A Declaration of Independence: The Right to Ski Alone

Posted By: Zeke Piestrup on July 2, 2009 5:10 pm

It’s probably a subject that has more dynamically to do with Valentine’s Day, but emotionally it’s not in harmony with a day of shared love.  This is about selfish love, about serving one’s own needs.  An explanation, a declaration for this July 4th, of the absolute necessity — quantified by the rigidness of a divine-given “right” — to ski alone. 

Of all the lovely ladies kind enough to accompany me on a ski trip, none have understood.  That the question (“Would you be so kind as to join me on a ski trip?”) could be followed up later with a cruel-sounding answer related to the invitation  (“No, I won’t ski with you.”) does not compute to the non-Ski Junkie.

The problem is one of shared experience.  Your spouse/signfiicant other who is not a ski/snowboard addict does not understand how flying down a mountain is the greatest thing in the world.  She/he will not understand why continuous waiting kills the activity.  Your spouse wants to have fun together!

Best to try a different approach, one that’s a sure bet in your declaration of independence on the mountain.  Make the discussion about mental health. Relationship experts, secular and religious, agree: it is mentally healthy to ski alone. 

Sharna L. Striar, Ph.D., a certified sex therapist/relationship counselor in private practice in New York City:
“It’s important to be involved in activities that take you away from the home and each other and give you something of your own.”

Well, let’s compare a ski trip with the doc’s words.  Skiing is an activity away from home, and skiing alone takes me away from you.  Just like the doc says.

Tip #17 from Marriage Mentoring Ministries:
All of us needs quiet time and time alone. Talk about this with your spouse and determine what each of you need and how you will let the other person know when you are needing that alone time.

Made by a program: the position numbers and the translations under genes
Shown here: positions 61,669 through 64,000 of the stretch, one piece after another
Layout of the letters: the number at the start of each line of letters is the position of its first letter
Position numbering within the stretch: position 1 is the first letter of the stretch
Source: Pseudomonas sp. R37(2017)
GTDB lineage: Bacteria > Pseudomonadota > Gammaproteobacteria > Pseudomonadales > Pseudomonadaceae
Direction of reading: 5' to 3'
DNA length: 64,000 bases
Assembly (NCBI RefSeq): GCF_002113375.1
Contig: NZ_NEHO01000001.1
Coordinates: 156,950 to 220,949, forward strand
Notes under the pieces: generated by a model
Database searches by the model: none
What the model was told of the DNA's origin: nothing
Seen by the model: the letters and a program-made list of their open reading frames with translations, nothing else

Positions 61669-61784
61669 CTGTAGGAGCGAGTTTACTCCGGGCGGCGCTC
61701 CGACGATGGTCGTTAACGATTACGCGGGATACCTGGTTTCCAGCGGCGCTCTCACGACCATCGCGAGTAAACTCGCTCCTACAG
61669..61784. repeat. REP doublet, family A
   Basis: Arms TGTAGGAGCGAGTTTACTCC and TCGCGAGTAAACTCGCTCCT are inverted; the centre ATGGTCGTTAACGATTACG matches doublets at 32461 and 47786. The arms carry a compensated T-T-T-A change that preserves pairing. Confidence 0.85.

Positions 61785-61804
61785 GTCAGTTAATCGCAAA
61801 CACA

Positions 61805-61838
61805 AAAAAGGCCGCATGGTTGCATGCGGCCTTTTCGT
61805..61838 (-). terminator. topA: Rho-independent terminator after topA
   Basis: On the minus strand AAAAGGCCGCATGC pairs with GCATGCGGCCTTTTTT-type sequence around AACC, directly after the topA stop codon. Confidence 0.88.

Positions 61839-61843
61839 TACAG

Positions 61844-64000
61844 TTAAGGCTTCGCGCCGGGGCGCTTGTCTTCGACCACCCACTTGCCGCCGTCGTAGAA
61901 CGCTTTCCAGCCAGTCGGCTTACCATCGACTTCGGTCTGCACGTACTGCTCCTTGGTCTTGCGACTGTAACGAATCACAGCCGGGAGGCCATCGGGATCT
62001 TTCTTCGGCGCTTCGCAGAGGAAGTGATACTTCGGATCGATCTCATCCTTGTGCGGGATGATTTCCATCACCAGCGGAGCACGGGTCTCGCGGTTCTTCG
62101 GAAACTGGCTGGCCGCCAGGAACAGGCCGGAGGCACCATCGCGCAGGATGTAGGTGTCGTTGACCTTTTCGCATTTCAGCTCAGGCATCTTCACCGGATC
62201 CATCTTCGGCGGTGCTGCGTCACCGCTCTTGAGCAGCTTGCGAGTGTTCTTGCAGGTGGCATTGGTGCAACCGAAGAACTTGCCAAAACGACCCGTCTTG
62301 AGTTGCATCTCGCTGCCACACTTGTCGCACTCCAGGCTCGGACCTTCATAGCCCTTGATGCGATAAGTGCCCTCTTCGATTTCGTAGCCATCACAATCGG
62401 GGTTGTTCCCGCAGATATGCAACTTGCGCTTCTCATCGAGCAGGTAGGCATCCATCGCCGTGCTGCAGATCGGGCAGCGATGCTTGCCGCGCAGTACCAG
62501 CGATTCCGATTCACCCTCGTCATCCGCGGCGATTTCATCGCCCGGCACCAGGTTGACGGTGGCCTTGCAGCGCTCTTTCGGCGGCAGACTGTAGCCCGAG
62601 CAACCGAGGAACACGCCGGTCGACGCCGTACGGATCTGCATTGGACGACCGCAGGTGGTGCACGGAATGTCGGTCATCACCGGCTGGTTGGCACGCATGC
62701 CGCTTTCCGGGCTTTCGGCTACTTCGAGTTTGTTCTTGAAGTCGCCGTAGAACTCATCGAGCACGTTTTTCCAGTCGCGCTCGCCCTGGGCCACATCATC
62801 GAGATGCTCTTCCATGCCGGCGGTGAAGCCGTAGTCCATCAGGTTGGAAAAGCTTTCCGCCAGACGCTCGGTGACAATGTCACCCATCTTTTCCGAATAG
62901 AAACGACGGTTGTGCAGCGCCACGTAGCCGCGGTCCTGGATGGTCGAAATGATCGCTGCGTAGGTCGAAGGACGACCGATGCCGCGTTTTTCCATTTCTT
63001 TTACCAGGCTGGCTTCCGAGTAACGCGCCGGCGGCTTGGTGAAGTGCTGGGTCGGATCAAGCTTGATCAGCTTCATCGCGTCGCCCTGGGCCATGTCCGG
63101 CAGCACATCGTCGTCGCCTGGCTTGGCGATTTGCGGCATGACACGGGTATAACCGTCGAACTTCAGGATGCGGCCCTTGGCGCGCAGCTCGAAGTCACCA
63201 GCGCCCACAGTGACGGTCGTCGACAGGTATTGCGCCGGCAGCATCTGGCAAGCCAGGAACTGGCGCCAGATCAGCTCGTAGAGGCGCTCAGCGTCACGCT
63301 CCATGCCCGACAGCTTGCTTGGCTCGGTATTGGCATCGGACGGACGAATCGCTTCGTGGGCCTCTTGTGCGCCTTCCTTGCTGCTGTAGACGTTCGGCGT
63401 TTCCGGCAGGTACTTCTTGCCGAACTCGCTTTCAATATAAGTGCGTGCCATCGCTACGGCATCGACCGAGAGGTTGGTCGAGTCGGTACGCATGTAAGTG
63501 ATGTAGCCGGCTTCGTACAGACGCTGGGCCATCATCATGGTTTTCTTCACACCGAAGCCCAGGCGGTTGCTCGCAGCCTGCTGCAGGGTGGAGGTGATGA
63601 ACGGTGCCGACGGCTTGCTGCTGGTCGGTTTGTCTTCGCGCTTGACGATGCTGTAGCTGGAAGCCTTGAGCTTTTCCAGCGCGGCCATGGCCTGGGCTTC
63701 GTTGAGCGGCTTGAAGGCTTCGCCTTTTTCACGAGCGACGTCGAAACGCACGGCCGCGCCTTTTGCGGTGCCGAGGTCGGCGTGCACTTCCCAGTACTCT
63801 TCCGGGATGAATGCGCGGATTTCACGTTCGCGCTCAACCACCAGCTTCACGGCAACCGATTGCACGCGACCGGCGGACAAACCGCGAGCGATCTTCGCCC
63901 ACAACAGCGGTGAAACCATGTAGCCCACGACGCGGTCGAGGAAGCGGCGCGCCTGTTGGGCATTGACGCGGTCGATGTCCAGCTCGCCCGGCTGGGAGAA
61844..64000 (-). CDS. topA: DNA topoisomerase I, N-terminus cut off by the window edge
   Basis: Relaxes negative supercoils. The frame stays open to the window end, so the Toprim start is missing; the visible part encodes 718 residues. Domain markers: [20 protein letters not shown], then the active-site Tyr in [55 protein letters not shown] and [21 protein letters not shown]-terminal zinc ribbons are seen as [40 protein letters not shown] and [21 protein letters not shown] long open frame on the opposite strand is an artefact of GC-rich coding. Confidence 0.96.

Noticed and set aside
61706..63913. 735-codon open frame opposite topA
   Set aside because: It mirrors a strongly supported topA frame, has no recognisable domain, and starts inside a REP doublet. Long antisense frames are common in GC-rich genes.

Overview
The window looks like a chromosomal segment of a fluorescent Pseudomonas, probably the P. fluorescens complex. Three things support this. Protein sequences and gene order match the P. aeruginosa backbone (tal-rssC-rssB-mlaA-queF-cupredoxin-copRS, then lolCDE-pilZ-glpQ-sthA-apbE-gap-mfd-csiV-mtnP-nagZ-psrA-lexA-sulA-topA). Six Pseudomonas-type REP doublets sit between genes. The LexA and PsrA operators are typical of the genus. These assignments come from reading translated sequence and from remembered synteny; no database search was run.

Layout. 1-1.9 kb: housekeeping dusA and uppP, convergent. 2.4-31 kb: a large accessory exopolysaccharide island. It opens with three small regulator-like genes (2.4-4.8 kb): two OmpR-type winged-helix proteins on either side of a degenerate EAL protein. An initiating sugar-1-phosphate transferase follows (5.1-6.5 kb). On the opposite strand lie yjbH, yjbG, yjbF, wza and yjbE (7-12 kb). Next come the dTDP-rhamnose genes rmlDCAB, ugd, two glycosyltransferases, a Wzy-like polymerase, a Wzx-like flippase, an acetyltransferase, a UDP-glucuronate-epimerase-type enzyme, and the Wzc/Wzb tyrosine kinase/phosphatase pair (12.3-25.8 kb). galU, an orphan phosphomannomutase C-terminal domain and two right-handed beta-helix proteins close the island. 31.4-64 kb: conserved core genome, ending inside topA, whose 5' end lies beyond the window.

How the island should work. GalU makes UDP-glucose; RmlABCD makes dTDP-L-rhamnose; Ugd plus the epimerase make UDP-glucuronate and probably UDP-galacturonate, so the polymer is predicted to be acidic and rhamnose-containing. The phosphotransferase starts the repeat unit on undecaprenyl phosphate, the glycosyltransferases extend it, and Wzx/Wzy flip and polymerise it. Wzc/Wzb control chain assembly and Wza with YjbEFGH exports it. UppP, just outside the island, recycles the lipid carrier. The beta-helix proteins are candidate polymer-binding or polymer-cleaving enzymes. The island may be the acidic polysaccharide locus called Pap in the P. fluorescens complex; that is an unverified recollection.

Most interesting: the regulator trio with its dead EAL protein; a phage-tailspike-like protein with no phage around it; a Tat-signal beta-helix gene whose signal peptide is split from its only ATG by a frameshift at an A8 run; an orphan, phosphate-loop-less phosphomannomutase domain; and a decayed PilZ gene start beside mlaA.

Ok, let’s talk.  I will be with you: in the car on the drive, at the lodge, for morning coffee action, in the parking lot getting ready, in the lift line, on the first chair ride; and then I need time alone. 

Psychiatrist T. Byram Karasu in The Art of Serenity:
A lack of solitude “is the cause of many manifestations of psychological and physiological distress.  Being with other people for long periods of time, no matter how loving, wonderful and interesting they may be, interferes with one’s biopsychological rhythm.”

You’re so loving, wonderful and interesting, but it’s about my biopsychological rhythm.  Yep, if I don’t ski alone it’ll mess that up.  Biopsychological rhythm.  (Say it one more time and you might not fumble it in your verbal defense.  Biopsychological rhythm.)  And what of those manifestations of psychological distress?  All because you want me to ski with you!   And I thought I was being selfish.

Now hopefully that you’ve achieved alone time, how best to maximize it? 

From the book, Getting Real: The smarter, faster, easier way to build a successful web application:
A successful alone time period means letting go of communication addiction. During alone time, give up instant messenging, phone calls, and meetings. Avoid any email thread that’s going to require an immediate response. Just shut up and get to work.

Shut up and ski.  I can do that!

Even though this last excerpt is for you and how best to spend your alone time, you may be forced to bring it up if your spouse is texting you constantly up on the mountain.  In sourcing your explanation of a “successful alone time”, drop the subtitle.  Just say it’s from Getting Real.  That sounds relationshipy.

Print a copy of this article and tuck it into your jacket pocket.  Use the therapist’s, the minister’s, or the psychologist’s words when needed in declaring your independence on the mountain and your right to ski alone!  For sanity’s sake, of course.

Zeke Piestrup ( More Posts)

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